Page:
Session Type: Poster Session (Monday)
Session Time: 9:00AM-11:00AM
Background/Purpose: Adult-onset Still’s disease (AOSD) is a rare auto-inflammatory condition characterized by fever, arthritis, skin rash, and multi-organ inflammation. The pathogenesis of AOSD is centrally mediated by the pro-inflammatory cytokine interleukin (IL)-1β; anakinra, a recombinant inhibitor of the IL-1β receptor, has long represented the cornerstone of biologic therapy for AOSD. More recently, a new agent blocking IL-1β has also entered the clinical arena, that is, the monoclonal antibody canakinumab. Here, we describe the use of canakinumab both as first-line and rescue IL-1 blocker in 10 patients with AOSD, and report the highly promising results of this treatment approach.
Methods: Detailed clinical information were retrospectively retrieved for AOSD patients followed up in our Rheumatology Unit and treated with canakinumab. Information pertained to: disease duration; clinical features; AOSD course; previous and concomitant treatment with conventional synthetic DMARD or biologic agents; levels of inflammatory markers (ESR, CRP, and ferritin); dose of corticosteroid therapy before and after canakinumab initiation. Changes in these parameters upon canakinumab treatment were recorded, and statistical significance of differences evaluated with non-parametric tests. A p-value < 0.05 was considered significant.
Results: Ten patients with severe AOSD received canakinumab 300 mg 4 weekly following failure of conventional treatment with corticosteroids, DMARDs, or anakinra. Detailed clinical features and responses to therapy are reported in Table 1. Median AOSD duration at the time of canakinumab initiation was 36.5 months (range 18-65); median follow-up after canakinumab initiation was 9 months (4-18). Five patients received canakinumab as first-line biologic agent, whereas five patients received it following failure of anakinra. Regardless of previous treatment status, canakinumab treatment led to rapid clinical responses; in 6 out of 10 patient this clinical response was complete. Resolution of fever and skin rash was followed by progressive improvement in arthritis. Inflammatory organ involvement (i.e. pericardial inflammation) also resolved. Efficacy on clinical manifestations was mirrored by significant reductions in serum pro-inflammatory markers CRP, ESR, and ferritin. Sustained efficacy allowed for discontinuation or tapering of corticosteroid or DMARD therapy.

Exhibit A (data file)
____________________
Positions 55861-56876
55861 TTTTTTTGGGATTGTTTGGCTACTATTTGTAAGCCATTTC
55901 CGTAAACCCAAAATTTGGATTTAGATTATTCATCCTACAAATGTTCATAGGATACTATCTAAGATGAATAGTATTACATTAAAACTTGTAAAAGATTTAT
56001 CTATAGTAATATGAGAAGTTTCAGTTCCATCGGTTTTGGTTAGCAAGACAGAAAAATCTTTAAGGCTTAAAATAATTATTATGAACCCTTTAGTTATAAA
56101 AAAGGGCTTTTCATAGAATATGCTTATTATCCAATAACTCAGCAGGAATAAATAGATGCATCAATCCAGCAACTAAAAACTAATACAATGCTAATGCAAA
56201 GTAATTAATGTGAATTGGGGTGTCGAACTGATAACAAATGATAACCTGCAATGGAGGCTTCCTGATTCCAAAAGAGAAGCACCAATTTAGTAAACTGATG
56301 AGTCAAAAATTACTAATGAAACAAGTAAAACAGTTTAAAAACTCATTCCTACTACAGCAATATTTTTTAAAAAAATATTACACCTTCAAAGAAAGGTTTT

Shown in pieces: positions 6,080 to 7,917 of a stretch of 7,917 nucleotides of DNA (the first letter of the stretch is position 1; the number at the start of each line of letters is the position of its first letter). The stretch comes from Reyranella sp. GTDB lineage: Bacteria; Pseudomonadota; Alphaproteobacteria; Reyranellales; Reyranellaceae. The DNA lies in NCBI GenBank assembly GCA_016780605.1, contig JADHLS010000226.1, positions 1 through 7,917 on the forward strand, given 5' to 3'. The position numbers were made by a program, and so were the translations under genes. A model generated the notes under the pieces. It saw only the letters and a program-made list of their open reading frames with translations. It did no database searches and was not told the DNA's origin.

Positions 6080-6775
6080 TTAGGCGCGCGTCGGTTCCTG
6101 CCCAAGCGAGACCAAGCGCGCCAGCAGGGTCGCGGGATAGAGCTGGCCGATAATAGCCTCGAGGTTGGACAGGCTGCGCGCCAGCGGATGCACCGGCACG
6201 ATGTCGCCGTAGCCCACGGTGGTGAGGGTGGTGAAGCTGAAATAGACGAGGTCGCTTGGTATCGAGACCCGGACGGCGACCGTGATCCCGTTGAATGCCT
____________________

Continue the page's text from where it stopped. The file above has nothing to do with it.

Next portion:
Conclusion: Biologic therapy of AOSD with canakinumab was associated with rapid and marked clinical responses, leading to substantial clinical amelioration in all patients and allowing for robust steroid-sparing effects. Earlier use was associated with optimal responses, but treatment with canakinumab was also effective in difficult-to-treat patients following failure of IL-1 receptor blockade with anakinra.
To cite this abstract in AMA style:Campochiaro C, Tomelleri A, Giacomo D, Farina N, Baldissera E, Cavalli G, Dagna L. Efficacy of Canakinumab Treatment in Adult-onset Still’s Disease [abstract]. Arthritis Rheumatol. 2019; 71 (suppl 10). https://acrabstracts.org/abstract/efficacy-of-canakinumab-treatment-in-adult-onset-stills-disease/. Accessed November 26, 2020.
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